Beit Midrash

  • Shabbat and Holidays
  • The Month of Adar
To dedicate this lesson



Rabbi Berel Wein

The month of Adar is designated in Jewish life as the month of joy and celebration. This is clearly due to the fact that the wondrous holiday of Purim occurs in the middle of this month. Purim is not a holiday in the sense that Pesach is for example but it sure is a holiday by any other reckoning. A people constantly threatened with persecution and annihilation needs to be reminded regularly - at least annually - of its ultimate survival and of the defeat of its oppressors and enemies. Thus the advent of the month of Adar always signifies a time or reassurance and confidence in Judaism, the Jewish people and the Divine hand of Providence, so to speak, which unseeingly hovers over us. It is a month of renewed vitality, faith and purpose. And in Jewish life, joy is always associated with the concepts of observance of ritual and the strengthening of Jewish values and beliefs. Even though the holiday of Purim itself is restricted to only two days in the month, its spirit and joy permeate all of the days of Adar. Therefore the rabbis stated that from the day that Adar enters and begins we are already bidden to intensify our feelings of joy and faith and optimism. A happy event suffuses the atmosphere of life both before and after its particular day of occurrence. The whole moth of Adar is therefore viewed as au nit, as an entirety of good tidings and of happy events. The month takes on the vibrant coloration of the joyous days that fall within its allotted time.

Adar also marks the final month of winter. It therefore becomes the harbinger of the beautiful weather of spring and summer that is the climate of the Land of Israel. Though Europe and America have experienced a truly cold, snowy and windy winter we here in Israel have escaped with our moderate and mild winter weather interspersed with the blessing of periodic days of life giving rain. In this, Adar fulfills its role of looking forward optimistically to better climes and times. Adar is so to speak the proverbial light at the end of the tunnel of winter and its inclement weather and sometimes dreary days. People are clearly affected by the weather climate where they live. The pervading darkness of the upper reaches of the northern hemisphere contributes to higher rates of suicide, depression, alcoholism and other negative behavior. People do better in sunlight and warmth than in ice and snow and penetrating cold. The dramatic and continuing population shift in the United States for example to the warmer West and South is testimony to this fact. The coming of the month of Adar, above and apart from its aspects of Purim, is therefore by itself a sign of hope and optimism. The sun will now shine more brightly and more often. As you can already fathom none of this brilliance of journalism of mine that you are reading really applies to those living south of the Equator. But since Israel is the center of the world and Israel is my home everything written here should therefore be considered valid.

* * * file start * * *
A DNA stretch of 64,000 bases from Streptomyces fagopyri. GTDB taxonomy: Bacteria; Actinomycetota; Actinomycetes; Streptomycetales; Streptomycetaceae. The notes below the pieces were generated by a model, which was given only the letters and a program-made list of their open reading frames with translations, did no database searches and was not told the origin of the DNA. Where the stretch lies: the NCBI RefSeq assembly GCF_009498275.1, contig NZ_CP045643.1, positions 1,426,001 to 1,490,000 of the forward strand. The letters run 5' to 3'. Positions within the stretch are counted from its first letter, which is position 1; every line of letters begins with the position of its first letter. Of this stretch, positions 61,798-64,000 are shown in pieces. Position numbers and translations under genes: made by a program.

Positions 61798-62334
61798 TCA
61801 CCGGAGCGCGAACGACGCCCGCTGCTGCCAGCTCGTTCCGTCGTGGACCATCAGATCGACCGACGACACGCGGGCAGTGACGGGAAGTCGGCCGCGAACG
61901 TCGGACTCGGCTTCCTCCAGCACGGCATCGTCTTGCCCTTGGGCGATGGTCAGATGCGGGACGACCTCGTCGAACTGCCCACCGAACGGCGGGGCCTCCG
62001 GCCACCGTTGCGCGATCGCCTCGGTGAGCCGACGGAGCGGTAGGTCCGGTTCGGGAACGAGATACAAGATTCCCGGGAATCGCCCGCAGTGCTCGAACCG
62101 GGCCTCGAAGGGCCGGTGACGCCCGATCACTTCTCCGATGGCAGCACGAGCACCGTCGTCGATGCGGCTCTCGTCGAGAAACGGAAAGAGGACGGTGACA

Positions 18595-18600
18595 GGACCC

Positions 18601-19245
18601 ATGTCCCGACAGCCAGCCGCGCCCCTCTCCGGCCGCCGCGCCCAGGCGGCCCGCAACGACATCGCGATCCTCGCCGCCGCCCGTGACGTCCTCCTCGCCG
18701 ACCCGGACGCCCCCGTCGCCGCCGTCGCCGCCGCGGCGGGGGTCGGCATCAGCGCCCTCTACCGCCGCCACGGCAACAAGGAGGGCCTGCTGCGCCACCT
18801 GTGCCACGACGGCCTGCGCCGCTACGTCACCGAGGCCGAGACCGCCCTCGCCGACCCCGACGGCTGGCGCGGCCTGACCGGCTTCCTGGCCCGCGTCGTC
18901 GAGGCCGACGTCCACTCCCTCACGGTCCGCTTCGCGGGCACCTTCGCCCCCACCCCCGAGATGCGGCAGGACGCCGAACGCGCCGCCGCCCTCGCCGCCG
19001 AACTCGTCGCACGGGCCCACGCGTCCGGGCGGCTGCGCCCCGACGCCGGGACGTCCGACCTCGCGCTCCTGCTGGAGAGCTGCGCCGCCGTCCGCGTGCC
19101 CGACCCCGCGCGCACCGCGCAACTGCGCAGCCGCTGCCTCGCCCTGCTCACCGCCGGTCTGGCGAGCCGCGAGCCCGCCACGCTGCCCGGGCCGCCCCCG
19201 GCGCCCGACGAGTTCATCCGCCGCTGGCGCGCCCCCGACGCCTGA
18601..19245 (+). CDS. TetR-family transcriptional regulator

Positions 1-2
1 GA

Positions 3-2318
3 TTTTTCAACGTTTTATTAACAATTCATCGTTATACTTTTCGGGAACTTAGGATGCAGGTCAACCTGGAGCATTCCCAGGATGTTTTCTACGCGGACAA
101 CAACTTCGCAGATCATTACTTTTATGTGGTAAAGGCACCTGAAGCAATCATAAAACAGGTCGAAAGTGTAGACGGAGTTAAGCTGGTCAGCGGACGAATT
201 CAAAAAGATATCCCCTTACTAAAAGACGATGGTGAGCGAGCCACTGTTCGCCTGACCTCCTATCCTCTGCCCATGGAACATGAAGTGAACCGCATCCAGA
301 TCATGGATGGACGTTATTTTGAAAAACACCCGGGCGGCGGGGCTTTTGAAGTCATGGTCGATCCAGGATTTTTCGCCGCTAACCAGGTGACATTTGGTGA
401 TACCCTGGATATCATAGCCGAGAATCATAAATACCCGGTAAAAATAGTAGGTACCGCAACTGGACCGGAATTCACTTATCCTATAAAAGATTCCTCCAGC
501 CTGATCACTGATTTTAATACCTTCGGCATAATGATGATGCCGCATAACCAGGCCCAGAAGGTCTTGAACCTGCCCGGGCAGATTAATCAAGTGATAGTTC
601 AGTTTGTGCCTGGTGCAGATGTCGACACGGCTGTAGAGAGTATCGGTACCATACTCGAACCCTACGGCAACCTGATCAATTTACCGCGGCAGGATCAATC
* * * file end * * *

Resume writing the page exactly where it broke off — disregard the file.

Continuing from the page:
Adar is also the sole month chosen by Jewish law to be leap month. In every nineteen year lunar-solar calendar cycle there are seven years in which an extra lunar month ids inserted into the Jewish calendar. This extra leap month is always the month of Adar. We can all use an extra dose of Adar every so often. The realistically difficult world that Jews constantly live in needs to be occasionally lightened by an additional dose of joy and optimism. People gladly bear the idea of two Adars wile they would be less likely to accept a doubling of any of the other eleven months of the Jewish calendar year. The Talmud advances practical and logical reasons to explain why Adar was chosen to be the potential double month. All of these reasons are naturally valid and acceptable on their own - a late rainy season, crops not ready, etc. The rabbis prevented King Chizkiyah from doubling up Nissan instead of Adar. There is an underlying value that the month of Adar possesses that no other month in the Jewish calendar can lay claim to. This idea of the joy of survival, of the ultimate downfall of the wicked, of the better tomorrow in physical, spiritual and national terms, belongs exclusively to Adar. It has therefore no substitute for it in the rest of the year’s calendar months.
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